Conflict in Ukraine hurts Minnesota farmers – Alexandria Echo Press

MINNESOTA – Higher prices for fertilizer, fuel and wheat are some of the ramifications for local farmers of Russia’s invasion of Ukraine – long called the breadbasket of Russia.

Together, Ukraine and Russia supply 30% of the global wheat supply, according to the International Institute for Sustainable Development, a Canada-based think tank.

Sanctions against Russia and uncertainty about Ukraine’s ability to export grains and plant new crops have raised concern about wheat supplies and driven up costs.

Close to home, Pro-Ag Farmers Cooperative in Parkers Prairie is paying $10.23 per bushel for wheat contracts, about double last year’s price, said General Manager Jim Hlatky.

Still, the higher prices are not appearing to convince many Minnesota farmers to plant more wheat this year.

“Corn and soybeans are more profitable,” Hlatky said. “And they’re not set up with equipment for wheat.”

He said he has seen about a 5% bump in demand for wheat seed. The numbers still work in favor of corn, simply because corn produces so many more bushels to the acre than wheat, Hlatky said.

Also, wheat is a “fussy crop,” he said, much more sensitive to weather than corn and less reliable.

“Wheat is like getting together with your ex-wife on Sunday,” he said. “It’s not a lot of fun.”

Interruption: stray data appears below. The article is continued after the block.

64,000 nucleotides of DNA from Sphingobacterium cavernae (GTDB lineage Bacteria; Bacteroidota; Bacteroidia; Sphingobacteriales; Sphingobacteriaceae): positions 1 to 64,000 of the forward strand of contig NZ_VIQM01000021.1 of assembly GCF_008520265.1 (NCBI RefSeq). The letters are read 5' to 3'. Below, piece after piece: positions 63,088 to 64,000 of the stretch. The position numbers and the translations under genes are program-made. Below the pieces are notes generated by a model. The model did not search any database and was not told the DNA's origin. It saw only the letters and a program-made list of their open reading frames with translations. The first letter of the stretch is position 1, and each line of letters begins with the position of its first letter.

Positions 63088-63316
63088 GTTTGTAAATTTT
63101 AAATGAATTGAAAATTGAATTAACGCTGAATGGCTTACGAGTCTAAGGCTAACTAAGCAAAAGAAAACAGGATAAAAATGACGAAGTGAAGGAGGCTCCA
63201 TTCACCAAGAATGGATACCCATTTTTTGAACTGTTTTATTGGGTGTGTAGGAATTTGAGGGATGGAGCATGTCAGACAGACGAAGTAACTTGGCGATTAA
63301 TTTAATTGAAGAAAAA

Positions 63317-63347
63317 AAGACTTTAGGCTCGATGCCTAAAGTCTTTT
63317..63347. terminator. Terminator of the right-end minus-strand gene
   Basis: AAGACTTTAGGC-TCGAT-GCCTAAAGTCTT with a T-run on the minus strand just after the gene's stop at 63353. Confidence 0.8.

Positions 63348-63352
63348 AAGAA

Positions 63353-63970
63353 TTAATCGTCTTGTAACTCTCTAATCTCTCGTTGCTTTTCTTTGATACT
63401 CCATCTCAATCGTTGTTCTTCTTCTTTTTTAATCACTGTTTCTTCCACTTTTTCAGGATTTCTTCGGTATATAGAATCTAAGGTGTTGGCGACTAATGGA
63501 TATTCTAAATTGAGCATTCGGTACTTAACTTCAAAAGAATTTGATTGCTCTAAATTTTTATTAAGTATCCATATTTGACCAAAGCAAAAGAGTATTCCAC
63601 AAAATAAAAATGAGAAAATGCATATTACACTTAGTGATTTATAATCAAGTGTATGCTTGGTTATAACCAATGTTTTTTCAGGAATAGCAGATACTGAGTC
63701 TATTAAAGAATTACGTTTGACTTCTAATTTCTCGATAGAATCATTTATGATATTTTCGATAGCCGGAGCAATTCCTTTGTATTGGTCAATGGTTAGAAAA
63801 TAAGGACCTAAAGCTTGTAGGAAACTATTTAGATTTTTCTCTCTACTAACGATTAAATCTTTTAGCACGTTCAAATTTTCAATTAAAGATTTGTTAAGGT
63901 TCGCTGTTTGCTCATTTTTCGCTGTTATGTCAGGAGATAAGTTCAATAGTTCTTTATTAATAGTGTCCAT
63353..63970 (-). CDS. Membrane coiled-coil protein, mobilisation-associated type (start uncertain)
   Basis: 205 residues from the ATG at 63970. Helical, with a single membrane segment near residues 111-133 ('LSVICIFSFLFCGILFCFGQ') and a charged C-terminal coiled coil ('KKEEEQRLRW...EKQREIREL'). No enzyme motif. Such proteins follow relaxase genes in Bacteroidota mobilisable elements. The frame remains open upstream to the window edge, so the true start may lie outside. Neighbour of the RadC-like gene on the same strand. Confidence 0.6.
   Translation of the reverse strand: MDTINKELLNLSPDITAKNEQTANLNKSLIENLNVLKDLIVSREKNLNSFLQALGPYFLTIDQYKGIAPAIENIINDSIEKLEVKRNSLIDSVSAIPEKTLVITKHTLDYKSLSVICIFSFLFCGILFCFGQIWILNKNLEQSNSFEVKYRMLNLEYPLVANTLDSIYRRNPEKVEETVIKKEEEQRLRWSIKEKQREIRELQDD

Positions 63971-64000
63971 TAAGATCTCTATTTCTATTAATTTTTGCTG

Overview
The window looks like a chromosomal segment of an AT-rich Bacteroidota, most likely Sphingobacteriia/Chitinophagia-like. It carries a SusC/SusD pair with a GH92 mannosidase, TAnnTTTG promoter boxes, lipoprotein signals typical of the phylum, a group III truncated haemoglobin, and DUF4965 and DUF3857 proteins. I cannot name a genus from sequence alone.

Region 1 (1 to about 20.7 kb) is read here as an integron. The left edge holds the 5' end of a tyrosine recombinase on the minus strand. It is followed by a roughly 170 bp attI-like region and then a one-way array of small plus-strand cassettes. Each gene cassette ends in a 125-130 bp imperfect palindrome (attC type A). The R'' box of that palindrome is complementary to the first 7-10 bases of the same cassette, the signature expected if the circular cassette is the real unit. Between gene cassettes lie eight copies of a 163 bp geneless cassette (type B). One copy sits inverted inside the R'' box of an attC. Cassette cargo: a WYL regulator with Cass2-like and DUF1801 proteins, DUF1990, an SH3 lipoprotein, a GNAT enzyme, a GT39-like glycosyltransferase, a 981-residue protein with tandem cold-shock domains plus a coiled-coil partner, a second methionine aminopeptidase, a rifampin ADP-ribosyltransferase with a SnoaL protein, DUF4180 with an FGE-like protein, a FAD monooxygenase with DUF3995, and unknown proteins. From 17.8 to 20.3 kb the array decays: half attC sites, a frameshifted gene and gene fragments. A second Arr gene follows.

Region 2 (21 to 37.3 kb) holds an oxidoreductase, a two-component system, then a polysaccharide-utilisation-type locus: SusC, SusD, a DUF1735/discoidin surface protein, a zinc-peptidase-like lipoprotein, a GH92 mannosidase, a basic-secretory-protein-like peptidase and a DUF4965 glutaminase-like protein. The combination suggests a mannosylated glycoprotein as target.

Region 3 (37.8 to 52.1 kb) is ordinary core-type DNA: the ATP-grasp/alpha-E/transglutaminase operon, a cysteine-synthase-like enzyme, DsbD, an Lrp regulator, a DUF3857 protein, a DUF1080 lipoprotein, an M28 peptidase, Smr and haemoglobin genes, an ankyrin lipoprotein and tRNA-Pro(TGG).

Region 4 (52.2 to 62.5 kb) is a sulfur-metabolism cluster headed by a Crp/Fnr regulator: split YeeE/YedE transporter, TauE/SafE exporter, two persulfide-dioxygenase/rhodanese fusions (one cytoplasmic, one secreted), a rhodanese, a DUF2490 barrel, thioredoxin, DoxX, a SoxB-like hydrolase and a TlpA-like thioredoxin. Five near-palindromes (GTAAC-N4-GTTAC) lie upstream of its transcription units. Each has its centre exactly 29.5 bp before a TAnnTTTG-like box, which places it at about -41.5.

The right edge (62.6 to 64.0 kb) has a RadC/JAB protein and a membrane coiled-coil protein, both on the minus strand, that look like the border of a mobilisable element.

Charlie Vogel, chief executive officer for the Minnesota Association of Wheat Growers, also said he expects the number of wheat acres to stay steady at home.

“Price is way up, but so are inputs and competing commodities,” he said. “Fertility, carryover, and crop rotations will encourage status quo.”

Wheat prices have dropped in recent weeks, and Jim Falk, who sells seed to local coops, said corn and soybeans will continue to dominate local crops.

“Farmers are pretty stuck in that pattern,” he said. “I’m not seeing a lot of people switching right now. I think there was more interest a week ago when the wheat market shot up a bit, but then it came back down.”

Potash provides potassium to crops, which is one of the three key macronutrients along with nitrogen and phosphorus.

In Minnesota, fertilizer generally uses Canadian potash, Hlatky said. However, US coastal states generally get their fertilizer from Russia or its ally, Belarus. If the coastal states turn to Canada for potash, that could drive fertilizer prices up further.

Fertilizer prices have already skyrocketed, said Hlatky. It is one of the farming supplies Pro-Ag sells, and prices have jumped by 40-50%, or about $250 to $300 more a ton, he said.

Fertilizer is generally ordered months in advance, so the higher costs will generally affect next year’s crop, he said.

Minnesota Agriculture Commissioner Thom Petersen said with artificial fertilizer prices rising, Minnesota farmers have been more interested in using manure from cattle and hog farms.

Manure is a good natural fertilizer, although it can be more difficult to apply, he said.

Still, “Hog farmers are saying it’s a hot commodity,” he said.

The price of gasoline and diesel has risen globally, and experts cite multiple reasons, including global controlling supplies and increased demand for fuel as pandemic numbers dwindle.

However, one key reason for higher prices is Russia’s invasion of Ukraine, and the US stopping imports of Russian oil.

Fuel is a big expense for farmers, who need to fuel up every time they send a plow across a field. They also use fuel to dry grains and haul crops.

A farm that uses 100 gallons of diesel fuel a day will spend about $1 to $1.50 more per gallon than a year ago, so about $100 to $150 more per day.

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